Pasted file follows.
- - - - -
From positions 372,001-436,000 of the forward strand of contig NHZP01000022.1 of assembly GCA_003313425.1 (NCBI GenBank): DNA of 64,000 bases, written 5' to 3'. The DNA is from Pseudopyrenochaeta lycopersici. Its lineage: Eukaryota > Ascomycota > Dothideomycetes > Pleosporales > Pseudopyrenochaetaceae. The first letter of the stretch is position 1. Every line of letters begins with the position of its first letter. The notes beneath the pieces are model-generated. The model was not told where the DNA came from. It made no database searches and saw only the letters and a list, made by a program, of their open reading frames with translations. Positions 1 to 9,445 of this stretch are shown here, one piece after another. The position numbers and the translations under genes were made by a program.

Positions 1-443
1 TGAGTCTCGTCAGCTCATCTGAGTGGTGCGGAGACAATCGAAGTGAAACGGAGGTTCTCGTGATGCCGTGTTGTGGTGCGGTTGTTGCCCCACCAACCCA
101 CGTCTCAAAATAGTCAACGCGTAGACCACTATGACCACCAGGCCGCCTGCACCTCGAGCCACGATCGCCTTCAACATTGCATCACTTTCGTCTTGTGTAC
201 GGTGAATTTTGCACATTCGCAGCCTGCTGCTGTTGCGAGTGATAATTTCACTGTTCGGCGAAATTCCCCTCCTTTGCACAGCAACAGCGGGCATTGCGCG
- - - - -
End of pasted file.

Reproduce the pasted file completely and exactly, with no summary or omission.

From positions 372,001-436,000 of the forward strand of contig NHZP01000022.1 of assembly GCA_003313425.1 (NCBI GenBank): DNA of 64,000 bases, written 5' to 3'. The DNA is from Pseudopyrenochaeta lycopersici. Its lineage: Eukaryota > Ascomycota > Dothideomycetes > Pleosporales > Pseudopyrenochaetaceae. The first letter of the stretch is position 1. Every line of letters begins with the position of its first letter. The notes beneath the pieces are model-generated. The model was not told where the DNA came from. It made no database searches and saw only the letters and a list, made by a program, of their open reading frames with translations. Positions 1 to 9,445 of this stretch are shown here, one piece after another. The position numbers and the translations under genes were made by a program.

Positions 1-443
1 TGAGTCTCGTCAGCTCATCTGAGTGGTGCGGAGACAATCGAAGTGAAACGGAGGTTCTCGTGATGCCGTGTTGTGGTGCGGTTGTTGCCCCACCAACCCA
101 CGTCTCAAAATAGTCAACGCGTAGACCACTATGACCACCAGGCCGCCTGCACCTCGAGCCACGATCGCCTTCAACATTGCATCACTTTCGTCTTGTGTAC
201 GGTGAATTTTGCACATTCGCAGCCTGCTGCTGTTGCGAGTGATAATTTCACTGTTCGGCGAAATTCCCCTCCTTTGCACAGCAACAGCGGGCATTGCGCG